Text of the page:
It was a somber occasion compared to the anniversary of a more recent coup attempt, but activists and politicians remembered the victims of the 1960 coup on Monday all the same. The coup that overthrew the Menderes government 59 years ago was the first fatal blow to Turkish democracy in the fledgling Republic of Turkey.
The ruling Justice and Development Party (AK Party), which prides itself in following in the footsteps of Prime Minister Adnan Menderes for development, held events countrywide, while a group from the party visited the graves of Menderes and his two ministers who were hanged by the putschists. The Democrat Party (DP), which claims to be the spiritual successor to the party of the same name founded by Menderes, also held a commemoration ceremony by the graves of Menderes, his Finance Minister Hasan Polatkan and Foreign Minister Fatin Rüştü Zorlu.
On Sunday, President Recep Tayyip Erdoğan visited Yassıada where Menderes and senior cadres of his DP were tried for months by putschists. Presidential Spokesman Ibrahim Kalın shared an online message on the occasion. "Those who ignore the people's will are doomed to lose. Menderes, Polatkan and Zorlu, on the other hand, will live in the hearts of the people," Kalın said. The spokesman said that the 1960 coup "said a lot" about the warped foray into modernization and the people's fight for democracy.
On May 27, 1960, a group of 37 relatively low-ranking officers instigated a military coup to topple the Menderes government, which had been in power since 1950. They accused the government of leading Turkey into a regime of oppression and down a path of political turmoil.
The DP was the first democratically elected party to win the elections in the republic's history. The Republican People's Party (CHP), established by the Turkish Republic's founder Mustafa Kemal Atatürk, had ruled the country since the founding of the country in 1923 until 1950.
The DP won the 1950 elections with more than half the vote. Its socio-economic policies helped the party cement its success in the 1954 and 1957 elections.
Nevertheless, anti-government protests gained momentum, and student riots at universities led to the declaration of martial law. The main opposition CHP, chaired by the country's second president, Ismet Inönü, was the government's strongest critic, and eventful CHP rallies further fueled tensions between the CHP and the DP.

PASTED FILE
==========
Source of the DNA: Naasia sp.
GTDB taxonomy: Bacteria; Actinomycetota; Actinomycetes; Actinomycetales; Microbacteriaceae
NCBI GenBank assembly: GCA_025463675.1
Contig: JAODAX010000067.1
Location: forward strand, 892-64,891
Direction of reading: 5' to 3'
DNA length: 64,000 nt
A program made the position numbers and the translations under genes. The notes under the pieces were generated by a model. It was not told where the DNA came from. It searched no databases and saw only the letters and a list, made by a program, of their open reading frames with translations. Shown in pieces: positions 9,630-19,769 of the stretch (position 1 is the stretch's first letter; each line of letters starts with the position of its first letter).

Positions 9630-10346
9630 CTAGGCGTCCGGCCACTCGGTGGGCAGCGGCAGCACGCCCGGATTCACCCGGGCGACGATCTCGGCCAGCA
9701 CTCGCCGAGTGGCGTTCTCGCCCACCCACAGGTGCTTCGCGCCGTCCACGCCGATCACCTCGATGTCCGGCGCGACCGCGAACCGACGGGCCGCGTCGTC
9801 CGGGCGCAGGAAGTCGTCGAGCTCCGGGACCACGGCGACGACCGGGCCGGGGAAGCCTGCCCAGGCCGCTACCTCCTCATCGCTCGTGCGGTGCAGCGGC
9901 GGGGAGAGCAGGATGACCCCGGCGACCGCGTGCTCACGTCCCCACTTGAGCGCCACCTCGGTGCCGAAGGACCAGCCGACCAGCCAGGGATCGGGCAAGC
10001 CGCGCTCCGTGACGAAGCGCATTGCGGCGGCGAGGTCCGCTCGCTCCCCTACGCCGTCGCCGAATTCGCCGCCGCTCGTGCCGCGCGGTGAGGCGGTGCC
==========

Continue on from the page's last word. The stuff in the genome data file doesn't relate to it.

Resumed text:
The CHP is accused of inciting unrest among the public against what it called the "dictatorship" of the Menderes government.
On May 21, 1960, a group of cadets from the Turkish Armed Forces War Academy took to the streets, which marked the first sign of the upcoming coup. Six days after the cadets' "silent march," a group of mid-ranking military officers calling themselves the National Unity Committee declared the coup, removing the government and dissolving Parliament.
Despite arresting the chief of the general staff, the coup plotters encountered significant opposition from generals, one of whom announced his intention to come to Ankara at the head of his army to arrest the plotters if the coup regime was not headed by a senior military officer. As a result, retired Gen. Cemal Gürsel was recruited to head the coup regime, which pushed into retirement 235 generals and 3,500 lower officers and 520 judges and prosecutors in an attempt to place both the military and the judiciary under its control. All government officials from Menderes down were detained. In a coup declaration broadcast on the radio, the coup leaders said, "A crisis of democracy and public unrest forced the Turkish Armed Forces to take over the rule of the country against a likely civil war."
The coup also marked the beginning of what many see as the darkest page in Turkey's history. Menderes, the first prime minister of the country elected democratically, and ministers Zorlu and Polatkan were hanged in September 1961 after the notorious Yassıada Trials. President Celal Bayar, DP lawmakers, Chief of Staff Rüştü Erdelhun, some top military officers opposing the coup and bureaucrats were detained.
Parliament passed a law in 1990 that restored their honor and enabled the transfer of their bodies, which were buried on an island, to graves located under a monument dedicated to them in Istanbul.